Democratic presidential candidate Bernie Sanders stated that he is against reparations for African Americans, and the declaration has spurred a fair number of back-and-forth pieces between authors on the political left. One notable article by writer and recent MacArthur “Genius” Grant winner Ta-Nehisi Coates responds to an open letter by Cedric Johnson, a professor of African American studies and political science who critiqued Coates’ call for reparations. Johnson tries to make the case that those who call for reparations are missing the main point: if broad class inequality is addressed, the economic and other inequalities faced by blacks will fall away. Further, Johnson characterizes liberals who disagree with him as uninterested in promoting solidarity. As Coates explains, however, race is far more complex. Whiteness and white identity still confer privilege, and that enduring system is another form of “solidarity,” a historical collection of forces that reinscribe inequality.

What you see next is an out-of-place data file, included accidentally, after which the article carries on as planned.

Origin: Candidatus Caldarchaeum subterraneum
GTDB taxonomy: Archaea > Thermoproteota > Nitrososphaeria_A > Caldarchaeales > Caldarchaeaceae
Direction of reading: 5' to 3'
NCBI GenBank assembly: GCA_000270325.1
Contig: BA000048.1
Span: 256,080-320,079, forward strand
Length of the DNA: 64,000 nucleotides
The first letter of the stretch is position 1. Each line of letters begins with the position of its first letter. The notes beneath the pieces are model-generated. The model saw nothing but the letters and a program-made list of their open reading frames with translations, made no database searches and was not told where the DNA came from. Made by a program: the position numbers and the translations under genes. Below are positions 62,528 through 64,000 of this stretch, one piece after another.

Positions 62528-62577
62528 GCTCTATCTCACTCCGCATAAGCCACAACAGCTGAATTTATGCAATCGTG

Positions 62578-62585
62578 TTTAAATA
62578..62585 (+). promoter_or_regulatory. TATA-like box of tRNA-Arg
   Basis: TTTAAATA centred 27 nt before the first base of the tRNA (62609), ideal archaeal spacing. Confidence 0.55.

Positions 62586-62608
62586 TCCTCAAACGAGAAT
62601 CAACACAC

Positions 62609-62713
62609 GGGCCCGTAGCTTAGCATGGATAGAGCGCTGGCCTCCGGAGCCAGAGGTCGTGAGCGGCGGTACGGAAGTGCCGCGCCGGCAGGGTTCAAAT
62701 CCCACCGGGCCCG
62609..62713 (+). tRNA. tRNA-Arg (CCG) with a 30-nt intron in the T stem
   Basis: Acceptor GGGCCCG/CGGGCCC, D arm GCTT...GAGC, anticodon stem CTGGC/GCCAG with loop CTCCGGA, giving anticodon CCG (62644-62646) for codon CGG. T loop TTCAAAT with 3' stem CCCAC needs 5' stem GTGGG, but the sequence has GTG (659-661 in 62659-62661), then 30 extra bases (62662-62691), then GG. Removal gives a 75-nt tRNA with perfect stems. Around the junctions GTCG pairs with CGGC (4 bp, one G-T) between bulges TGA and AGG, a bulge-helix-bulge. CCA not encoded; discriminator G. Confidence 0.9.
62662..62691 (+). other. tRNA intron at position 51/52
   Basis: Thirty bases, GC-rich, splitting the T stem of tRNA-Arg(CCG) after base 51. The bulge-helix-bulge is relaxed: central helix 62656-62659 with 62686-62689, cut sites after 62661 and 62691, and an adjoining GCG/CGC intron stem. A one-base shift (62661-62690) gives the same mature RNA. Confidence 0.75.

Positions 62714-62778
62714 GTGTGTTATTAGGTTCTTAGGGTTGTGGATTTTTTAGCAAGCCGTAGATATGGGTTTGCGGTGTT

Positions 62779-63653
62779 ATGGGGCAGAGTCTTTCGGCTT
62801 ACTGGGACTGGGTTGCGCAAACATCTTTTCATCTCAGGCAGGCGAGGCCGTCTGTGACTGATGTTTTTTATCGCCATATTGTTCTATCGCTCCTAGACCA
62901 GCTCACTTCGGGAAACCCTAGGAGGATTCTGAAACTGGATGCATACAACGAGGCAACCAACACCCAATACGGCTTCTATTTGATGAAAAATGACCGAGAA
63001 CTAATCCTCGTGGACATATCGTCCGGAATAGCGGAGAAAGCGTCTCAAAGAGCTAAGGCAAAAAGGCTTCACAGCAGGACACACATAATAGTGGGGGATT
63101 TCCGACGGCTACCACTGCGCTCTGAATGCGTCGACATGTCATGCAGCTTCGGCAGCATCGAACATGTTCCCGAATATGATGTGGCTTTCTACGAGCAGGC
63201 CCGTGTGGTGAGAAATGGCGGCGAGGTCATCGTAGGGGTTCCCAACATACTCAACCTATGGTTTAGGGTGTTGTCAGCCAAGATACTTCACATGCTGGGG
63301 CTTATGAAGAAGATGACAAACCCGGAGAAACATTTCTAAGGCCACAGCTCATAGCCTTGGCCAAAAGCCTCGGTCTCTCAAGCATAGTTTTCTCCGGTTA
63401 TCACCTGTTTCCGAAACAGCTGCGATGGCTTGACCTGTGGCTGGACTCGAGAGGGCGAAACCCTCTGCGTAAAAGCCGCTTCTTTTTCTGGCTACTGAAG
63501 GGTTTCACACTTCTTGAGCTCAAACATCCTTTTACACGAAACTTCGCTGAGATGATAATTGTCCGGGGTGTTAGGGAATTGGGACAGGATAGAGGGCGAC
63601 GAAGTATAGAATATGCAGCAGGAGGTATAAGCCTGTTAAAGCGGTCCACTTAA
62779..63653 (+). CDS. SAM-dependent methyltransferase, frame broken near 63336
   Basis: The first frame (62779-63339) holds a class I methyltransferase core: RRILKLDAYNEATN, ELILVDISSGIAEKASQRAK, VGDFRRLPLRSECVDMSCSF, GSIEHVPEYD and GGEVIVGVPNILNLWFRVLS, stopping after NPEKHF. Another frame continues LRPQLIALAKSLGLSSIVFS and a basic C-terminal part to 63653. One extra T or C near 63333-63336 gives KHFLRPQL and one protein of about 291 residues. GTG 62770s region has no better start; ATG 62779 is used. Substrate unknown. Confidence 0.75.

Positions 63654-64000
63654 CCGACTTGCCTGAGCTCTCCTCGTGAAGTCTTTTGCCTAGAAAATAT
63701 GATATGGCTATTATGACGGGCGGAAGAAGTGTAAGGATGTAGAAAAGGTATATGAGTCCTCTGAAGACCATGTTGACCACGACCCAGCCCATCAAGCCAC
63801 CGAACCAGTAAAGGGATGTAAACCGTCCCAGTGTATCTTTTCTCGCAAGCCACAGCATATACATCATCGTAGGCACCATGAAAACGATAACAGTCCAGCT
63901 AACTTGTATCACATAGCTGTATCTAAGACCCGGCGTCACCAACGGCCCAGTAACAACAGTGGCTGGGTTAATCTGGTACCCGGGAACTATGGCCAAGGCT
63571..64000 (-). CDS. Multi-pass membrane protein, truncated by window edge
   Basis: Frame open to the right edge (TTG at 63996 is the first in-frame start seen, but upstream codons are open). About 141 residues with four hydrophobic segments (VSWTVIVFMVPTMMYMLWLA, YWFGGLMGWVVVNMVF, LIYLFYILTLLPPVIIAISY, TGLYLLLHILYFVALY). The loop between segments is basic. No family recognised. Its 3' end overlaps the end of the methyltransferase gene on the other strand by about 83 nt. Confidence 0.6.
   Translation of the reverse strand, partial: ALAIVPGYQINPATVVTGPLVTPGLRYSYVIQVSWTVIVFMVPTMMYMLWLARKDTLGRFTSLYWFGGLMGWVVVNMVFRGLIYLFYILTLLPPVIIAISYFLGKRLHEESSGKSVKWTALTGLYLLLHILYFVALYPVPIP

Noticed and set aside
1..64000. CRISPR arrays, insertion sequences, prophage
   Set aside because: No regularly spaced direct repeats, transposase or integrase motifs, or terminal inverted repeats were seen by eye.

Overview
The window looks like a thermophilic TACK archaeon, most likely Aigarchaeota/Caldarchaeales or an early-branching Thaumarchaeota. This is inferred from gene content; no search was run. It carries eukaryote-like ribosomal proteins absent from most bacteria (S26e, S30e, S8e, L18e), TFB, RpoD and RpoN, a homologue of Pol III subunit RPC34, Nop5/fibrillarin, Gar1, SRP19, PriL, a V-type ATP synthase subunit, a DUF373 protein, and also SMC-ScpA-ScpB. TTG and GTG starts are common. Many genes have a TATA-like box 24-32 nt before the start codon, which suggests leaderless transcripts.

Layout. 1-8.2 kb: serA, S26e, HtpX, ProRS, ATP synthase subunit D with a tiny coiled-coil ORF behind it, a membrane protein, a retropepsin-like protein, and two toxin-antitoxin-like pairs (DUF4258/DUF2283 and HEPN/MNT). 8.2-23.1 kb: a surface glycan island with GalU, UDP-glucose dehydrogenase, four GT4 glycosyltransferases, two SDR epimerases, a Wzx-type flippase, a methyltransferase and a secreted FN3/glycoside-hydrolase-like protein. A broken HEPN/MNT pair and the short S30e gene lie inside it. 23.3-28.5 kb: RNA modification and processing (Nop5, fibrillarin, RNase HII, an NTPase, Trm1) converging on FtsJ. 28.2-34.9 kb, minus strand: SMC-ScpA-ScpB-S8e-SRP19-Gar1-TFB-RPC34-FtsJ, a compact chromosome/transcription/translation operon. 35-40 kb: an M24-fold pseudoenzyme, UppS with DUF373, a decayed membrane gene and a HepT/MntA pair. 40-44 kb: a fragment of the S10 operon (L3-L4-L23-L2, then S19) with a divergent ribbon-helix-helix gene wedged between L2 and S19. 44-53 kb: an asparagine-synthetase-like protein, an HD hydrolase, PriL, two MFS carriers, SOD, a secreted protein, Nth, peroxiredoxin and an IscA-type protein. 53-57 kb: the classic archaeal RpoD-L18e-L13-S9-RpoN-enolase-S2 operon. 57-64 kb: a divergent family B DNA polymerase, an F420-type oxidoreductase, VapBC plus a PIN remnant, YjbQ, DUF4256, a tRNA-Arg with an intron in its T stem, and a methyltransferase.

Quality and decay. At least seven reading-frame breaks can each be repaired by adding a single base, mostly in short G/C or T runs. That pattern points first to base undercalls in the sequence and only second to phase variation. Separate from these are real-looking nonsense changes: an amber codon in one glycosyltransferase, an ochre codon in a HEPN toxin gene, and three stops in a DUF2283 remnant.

Using research from, among others, sociologists Patrick Sharkey of NYU and Robert Sampson of Harvard, Coates shows that white and black poverty are distinct. First of all, blacks are more likely to live in poor neighborhoods in which structural issues such as limited access to healthy groceries and banking are more heavily felt. After all, living in a poor neighborhood can have independent effects on poverty, effects which disproportionately affect African Americans. For example, Sampson’s research shows that incarceration rates in poor black neighborhoods can be forty times higher than in poor white neighborhoods, and incarceration rates are tied to further poverty in many ways. Trying to reduce issues of race to issues of class is, Coates explains, a disservice to both dynamics. Race and class intersect and overlap in ways left untouched by Johnson’s black-and-white characterization of poverty, reparations, and inequality.